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Erwan Heussaff, Rajo Laurel, Lori Baltazar on brand-making

Personality makes the product
By Kim Arveen Patria |



There are personalities who endorse brands, and there are personalities who become brands. Both enjoy celebrity status, use their fame to influence taste and successfully sell products or services. So, what’s the difference?


For food blogger Lori Bautista-Baltazar, fashion designer Rajo Laurel and restaurateur Erwan Heussaff, participation in brand creation is what sets them apart from endorsers. While endorsers only lend fame to businesses, these entrepreneurs established their names alongside their own brands and continue to grow with them. They’re self-aware, self-made and socially savvy. Fame is just icing on the cake.


You can learn a thing or two from them about what it takes to establish a personal brand.



Own path, own rules

“The thing is, I am my brand,” Baltazar says. “Dessert Comes First isn’t separate from who or what Lori Baltazar is. I believe it’s why malls, establishments and individuals collaborate with me.” Dessert Comes First, or DCF, is the food blog Baltazar set up in 2005.


Eight years later, she published the eponymous DCF book, establishing her presence outside the blogosphere. Proving that both DCF and Baltazar herself are recognizable brands, two desserts came out in time for the book launch: The Dessert Comes First cupcake from Cupcakes by Sonja, and the Lori sundae by Bono Gelato.


In hindsight, Baltazar says it mattered that DCF was one of the first blogs that focused on a single subject: food. Her strength, aside from quality content, is authenticity, as she makes it a point to reach out to her readers. “I let them get to know me as someone real and not anonymous,” she says, adding, “[The blog] continues to evolve as I do.”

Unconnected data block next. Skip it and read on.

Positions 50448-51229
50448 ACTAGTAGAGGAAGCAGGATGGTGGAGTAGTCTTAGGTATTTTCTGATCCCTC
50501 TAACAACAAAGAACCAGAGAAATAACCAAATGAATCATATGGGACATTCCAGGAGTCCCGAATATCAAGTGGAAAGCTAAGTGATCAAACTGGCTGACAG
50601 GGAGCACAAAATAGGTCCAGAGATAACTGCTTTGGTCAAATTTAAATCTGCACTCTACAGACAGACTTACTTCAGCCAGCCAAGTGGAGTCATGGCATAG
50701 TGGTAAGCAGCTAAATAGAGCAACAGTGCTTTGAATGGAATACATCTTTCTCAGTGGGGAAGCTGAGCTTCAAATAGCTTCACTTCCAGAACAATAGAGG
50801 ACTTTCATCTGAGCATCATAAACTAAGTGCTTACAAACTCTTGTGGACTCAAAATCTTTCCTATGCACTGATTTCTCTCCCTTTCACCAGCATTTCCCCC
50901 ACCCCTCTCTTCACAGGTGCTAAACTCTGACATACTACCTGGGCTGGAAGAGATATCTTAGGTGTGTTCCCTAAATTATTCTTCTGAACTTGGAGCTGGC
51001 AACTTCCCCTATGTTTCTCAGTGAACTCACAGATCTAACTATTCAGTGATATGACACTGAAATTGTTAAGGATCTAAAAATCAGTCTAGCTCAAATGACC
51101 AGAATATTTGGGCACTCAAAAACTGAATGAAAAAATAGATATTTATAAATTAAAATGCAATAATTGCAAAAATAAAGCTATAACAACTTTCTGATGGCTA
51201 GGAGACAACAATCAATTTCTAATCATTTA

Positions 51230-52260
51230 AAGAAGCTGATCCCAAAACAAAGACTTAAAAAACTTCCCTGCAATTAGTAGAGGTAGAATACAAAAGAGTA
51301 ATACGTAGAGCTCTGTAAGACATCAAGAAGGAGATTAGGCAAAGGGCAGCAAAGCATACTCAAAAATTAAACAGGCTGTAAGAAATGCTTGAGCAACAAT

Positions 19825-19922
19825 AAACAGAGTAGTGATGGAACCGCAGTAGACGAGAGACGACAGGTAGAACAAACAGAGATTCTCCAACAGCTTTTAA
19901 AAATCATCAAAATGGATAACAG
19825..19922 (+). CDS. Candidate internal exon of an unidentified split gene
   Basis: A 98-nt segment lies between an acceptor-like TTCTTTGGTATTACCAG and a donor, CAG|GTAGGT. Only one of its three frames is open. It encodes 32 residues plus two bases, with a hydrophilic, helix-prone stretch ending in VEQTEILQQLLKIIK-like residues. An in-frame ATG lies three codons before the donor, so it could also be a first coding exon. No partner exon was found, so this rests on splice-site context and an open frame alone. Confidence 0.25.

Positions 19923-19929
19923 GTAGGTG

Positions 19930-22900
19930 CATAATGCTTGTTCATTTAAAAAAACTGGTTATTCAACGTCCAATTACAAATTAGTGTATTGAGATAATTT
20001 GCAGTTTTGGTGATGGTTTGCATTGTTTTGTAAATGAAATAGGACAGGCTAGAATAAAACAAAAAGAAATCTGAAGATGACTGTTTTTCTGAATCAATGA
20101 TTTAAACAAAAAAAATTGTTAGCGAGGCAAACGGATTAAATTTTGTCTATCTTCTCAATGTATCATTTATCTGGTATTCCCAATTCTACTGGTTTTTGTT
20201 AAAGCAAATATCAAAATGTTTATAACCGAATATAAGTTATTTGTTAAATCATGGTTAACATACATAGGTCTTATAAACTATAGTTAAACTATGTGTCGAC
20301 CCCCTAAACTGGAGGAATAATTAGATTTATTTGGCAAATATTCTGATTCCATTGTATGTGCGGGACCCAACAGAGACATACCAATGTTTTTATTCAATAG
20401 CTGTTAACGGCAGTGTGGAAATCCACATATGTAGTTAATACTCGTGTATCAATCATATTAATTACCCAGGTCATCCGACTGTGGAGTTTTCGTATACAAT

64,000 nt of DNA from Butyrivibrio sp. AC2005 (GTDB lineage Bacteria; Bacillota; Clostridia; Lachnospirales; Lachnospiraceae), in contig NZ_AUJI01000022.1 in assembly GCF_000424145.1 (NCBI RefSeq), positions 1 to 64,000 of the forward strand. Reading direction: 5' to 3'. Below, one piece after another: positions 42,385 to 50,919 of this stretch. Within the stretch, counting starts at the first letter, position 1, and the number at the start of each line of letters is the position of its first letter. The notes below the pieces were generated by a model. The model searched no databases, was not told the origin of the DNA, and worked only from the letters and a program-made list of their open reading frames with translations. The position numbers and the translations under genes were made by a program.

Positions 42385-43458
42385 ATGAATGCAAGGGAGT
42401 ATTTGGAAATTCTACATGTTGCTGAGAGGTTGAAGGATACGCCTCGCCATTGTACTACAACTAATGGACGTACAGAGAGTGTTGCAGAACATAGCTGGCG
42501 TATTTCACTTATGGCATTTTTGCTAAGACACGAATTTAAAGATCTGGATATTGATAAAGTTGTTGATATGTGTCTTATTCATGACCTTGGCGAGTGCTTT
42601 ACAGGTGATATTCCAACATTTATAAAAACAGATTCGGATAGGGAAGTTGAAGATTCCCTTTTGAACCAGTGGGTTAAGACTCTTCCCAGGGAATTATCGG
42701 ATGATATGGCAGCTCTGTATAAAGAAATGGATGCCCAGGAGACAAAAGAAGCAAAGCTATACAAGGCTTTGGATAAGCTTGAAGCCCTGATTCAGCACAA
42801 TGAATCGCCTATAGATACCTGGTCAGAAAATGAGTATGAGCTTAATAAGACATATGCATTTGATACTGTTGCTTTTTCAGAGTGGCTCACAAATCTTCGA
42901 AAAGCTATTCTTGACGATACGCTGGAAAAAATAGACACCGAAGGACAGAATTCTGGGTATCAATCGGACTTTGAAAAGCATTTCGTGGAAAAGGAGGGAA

Aside from maintaining DCF, Baltazar now shoots for companies, restaurants, and home bakers. She also conducts food writing and baking workshops. Baltazar has also curated Food & Flair, a food and artisan crafts fair at The Podium.


Brands who collaborate with Baltazar fall in with her rules. “I just have exceedingly high level of standards that I stick to. And I never compromise,” she says. “Credibility and objectivity are important above all else. I don’t accept restaurant invites, I pay for my meals, and I only write about people and products that I’m genuinely crazy about.”


Related: Turn that social media following into a business opportunity 



Strong creative drive

Passion is also what drives fashion designer Rajo Laurel. In the past 15 years, Laurel has built a design-driven business empire bearing his name: The Rajo Laurel Group of Companies. His ready-to-wear label, the House of Laurel, has a store in Rockwell’s upscale Powerplant Mall. Meanwhile, his most prominent label, Laurel Couture, counts among its patrons big names in business, politics and showbiz, here and abroad.



But back when he started, his first clients were his sister, his classmates and their mothers. The first celebrity to ever wear his brand was Agot Isidro, who heard of Laurel by word of mouth, and asked him to design gowns for a concert. Other celebrity patrons followed.


“I knew I was making my mark when I had a steady stream of clientele. I noticed that my schedule suddenly became consistently booked, from just one or two clients a week,” he recalls.


Laurel has always considered himself a brand, but claims his success is due to a series of “happy accidents.” Still, he says he “never rested on his laurels,” begging indulgence for the pun. “I recognize the need to keep growing, otherwise malalaos ka talaga. I’ve learned to go with the flow. I think that’s what makes people last long,” he says.